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Two New (to me) Issues With A Project

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Forum topic by Kazooman posted 06-01-2015 10:02 PM 524 views 0 times favorited 0 replies Add to Favorites Watch
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Kazooman

628 posts in 1420 days


06-01-2015 10:02 PM

After seeing a thread here on it, I decided to build a “bench top bench” based on the March 2005 Fine Woodworking design. I had quite a bit of 6/4 stock from some end grain cutting board projects, so I figured all I needed was the hardware. The feet, aprons, legs and stretchers were to come out of a piece of 6/4 hickory that I purchased before I realized it is not a good choice for a cutting board. This piece has been in the shop for over a year, so it has acclimated to the temperature and humidity. It was straight and S4S when I got it and still was when I started to work it. I crosscut a piece from it and ripped that into four pieces for the feet and aprons. No problem. I then needed to plane the rest to 1-1/8” for the legs and stretchers. That went perfectly, still all square. The first surprise came in how much tension was revealed in the wood when I planed it. The piece was now 1-1/8×7” by about 5” long. I had it on a crosscut sled to cut off a section for the stretchers. There was so much tension in the wood that cross cutting a 7” cut bound on the blade, even though I had the fence and its splitter in place. So much that it stalled the motor and tripped the breaker (3 Hp SawStop Pro saw with a good blade). Never had that happen on a crosscut before. Never tripped the breaker with this saw. Flipped the piece and finished the cut from the other side. I then ripped off one stretcher with no problem. I never finished ripping the second piece. It was binding so badly that I decided the end result wouldn’t be suitable for the bench. After about a 12” cut I had to pull the piece out of the saw. The 1” piece I was slicing off completely closed the kerf and was bent down almost 1/8”. This is a plain sawn piece of stock, but I was amazed an how a perfectly stable, acclimated piece turned into a monster as it was machined.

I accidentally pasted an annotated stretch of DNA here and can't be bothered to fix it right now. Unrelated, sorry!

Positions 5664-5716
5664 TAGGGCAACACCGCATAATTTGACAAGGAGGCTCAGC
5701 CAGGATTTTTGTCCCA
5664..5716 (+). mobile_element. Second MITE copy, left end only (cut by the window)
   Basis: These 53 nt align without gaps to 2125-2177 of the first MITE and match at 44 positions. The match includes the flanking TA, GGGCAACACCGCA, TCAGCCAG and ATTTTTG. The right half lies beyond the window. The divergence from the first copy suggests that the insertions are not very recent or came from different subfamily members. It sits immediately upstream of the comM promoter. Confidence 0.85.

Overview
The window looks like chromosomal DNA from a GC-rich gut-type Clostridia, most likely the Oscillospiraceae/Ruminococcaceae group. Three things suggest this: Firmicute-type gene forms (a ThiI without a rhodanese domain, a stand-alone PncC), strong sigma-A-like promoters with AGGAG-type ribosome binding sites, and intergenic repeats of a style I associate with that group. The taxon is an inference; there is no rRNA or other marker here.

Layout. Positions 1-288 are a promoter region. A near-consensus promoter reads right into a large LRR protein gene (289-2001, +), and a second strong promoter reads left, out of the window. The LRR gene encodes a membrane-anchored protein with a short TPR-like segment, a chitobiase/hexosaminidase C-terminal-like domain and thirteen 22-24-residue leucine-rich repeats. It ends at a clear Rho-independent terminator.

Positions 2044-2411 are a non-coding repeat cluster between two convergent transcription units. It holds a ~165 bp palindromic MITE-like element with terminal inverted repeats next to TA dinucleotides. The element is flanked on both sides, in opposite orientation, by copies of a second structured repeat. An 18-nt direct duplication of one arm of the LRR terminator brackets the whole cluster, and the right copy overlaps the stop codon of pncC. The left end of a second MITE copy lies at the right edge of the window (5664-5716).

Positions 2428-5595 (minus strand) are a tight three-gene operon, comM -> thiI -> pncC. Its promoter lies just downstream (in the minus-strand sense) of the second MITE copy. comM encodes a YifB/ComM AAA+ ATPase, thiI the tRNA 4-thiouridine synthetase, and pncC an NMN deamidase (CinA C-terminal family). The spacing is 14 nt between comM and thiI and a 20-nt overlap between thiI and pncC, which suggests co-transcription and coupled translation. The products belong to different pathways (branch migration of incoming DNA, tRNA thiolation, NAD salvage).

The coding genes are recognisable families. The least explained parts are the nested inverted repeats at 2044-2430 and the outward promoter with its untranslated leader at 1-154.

I switched to some hard maple that I had and cut all of the pieces. Now on to the mortise and tenons.

The second issue is a joke on me. I had the maple stock on my bench. The bench is also hard maple and it is flat. I couldn’t believe the twist the stock seemed to have. It wasn’t like that when I last checked it. I even tried some makeshift winding sticks and couldn’t see any problem. I picked what seemed to be the best end to crosscut two 8” pieces off for the legs of the bench. I was hoping any twist wouldn’t rear its ugly head in such a short piece. Over to the saw and now the stock lays flat! Back to the bench it has a twist! Oh man! There was a small dot of dried glue on the bench top. Every board in the shop would seem to have a twist when resting on that.


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